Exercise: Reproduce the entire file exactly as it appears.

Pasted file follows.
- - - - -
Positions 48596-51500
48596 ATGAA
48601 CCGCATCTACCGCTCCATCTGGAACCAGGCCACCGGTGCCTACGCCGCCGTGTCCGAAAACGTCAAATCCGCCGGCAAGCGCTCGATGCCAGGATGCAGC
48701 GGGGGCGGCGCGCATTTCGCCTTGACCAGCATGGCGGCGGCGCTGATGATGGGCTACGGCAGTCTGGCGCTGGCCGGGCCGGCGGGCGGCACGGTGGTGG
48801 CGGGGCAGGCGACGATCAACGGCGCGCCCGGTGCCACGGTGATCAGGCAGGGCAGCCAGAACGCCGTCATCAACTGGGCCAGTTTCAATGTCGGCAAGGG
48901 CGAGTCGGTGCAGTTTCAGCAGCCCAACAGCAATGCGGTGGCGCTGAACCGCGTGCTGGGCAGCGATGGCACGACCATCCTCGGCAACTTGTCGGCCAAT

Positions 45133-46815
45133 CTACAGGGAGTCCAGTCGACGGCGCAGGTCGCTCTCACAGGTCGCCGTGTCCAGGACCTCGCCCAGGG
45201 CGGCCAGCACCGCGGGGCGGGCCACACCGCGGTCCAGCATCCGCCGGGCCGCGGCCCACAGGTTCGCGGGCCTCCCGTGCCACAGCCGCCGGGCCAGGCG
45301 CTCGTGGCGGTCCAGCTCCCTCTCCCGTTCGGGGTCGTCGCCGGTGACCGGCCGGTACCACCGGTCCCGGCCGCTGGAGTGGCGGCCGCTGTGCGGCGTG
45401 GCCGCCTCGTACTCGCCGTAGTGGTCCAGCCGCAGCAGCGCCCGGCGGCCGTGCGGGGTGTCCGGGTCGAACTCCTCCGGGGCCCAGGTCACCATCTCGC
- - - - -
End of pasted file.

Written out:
Positions 48596-51500
48596 ATGAA
48601 CCGCATCTACCGCTCCATCTGGAACCAGGCCACCGGTGCCTACGCCGCCGTGTCCGAAAACGTCAAATCCGCCGGCAAGCGCTCGATGCCAGGATGCAGC
48701 GGGGGCGGCGCGCATTTCGCCTTGACCAGCATGGCGGCGGCGCTGATGATGGGCTACGGCAGTCTGGCGCTGGCCGGGCCGGCGGGCGGCACGGTGGTGG
48801 CGGGGCAGGCGACGATCAACGGCGCGCCCGGTGCCACGGTGATCAGGCAGGGCAGCCAGAACGCCGTCATCAACTGGGCCAGTTTCAATGTCGGCAAGGG
48901 CGAGTCGGTGCAGTTTCAGCAGCCCAACAGCAATGCGGTGGCGCTGAACCGCGTGCTGGGCAGCGATGGCACGACCATCCTCGGCAACTTGTCGGCCAAT

Positions 45133-46815
45133 CTACAGGGAGTCCAGTCGACGGCGCAGGTCGCTCTCACAGGTCGCCGTGTCCAGGACCTCGCCCAGGG
45201 CGGCCAGCACCGCGGGGCGGGCCACACCGCGGTCCAGCATCCGCCGGGCCGCGGCCCACAGGTTCGCGGGCCTCCCGTGCCACAGCCGCCGGGCCAGGCG
45301 CTCGTGGCGGTCCAGCTCCCTCTCCCGTTCGGGGTCGTCGCCGGTGACCGGCCGGTACCACCGGTCCCGGCCGCTGGAGTGGCGGCCGCTGTGCGGCGTG
45401 GCCGCCTCGTACTCGCCGTAGTGGTCCAGCCGCAGCAGCGCCCGGCGGCCGTGCGGGGTGTCCGGGTCGAACTCCTCCGGGGCCCAGGTCACCATCTCGC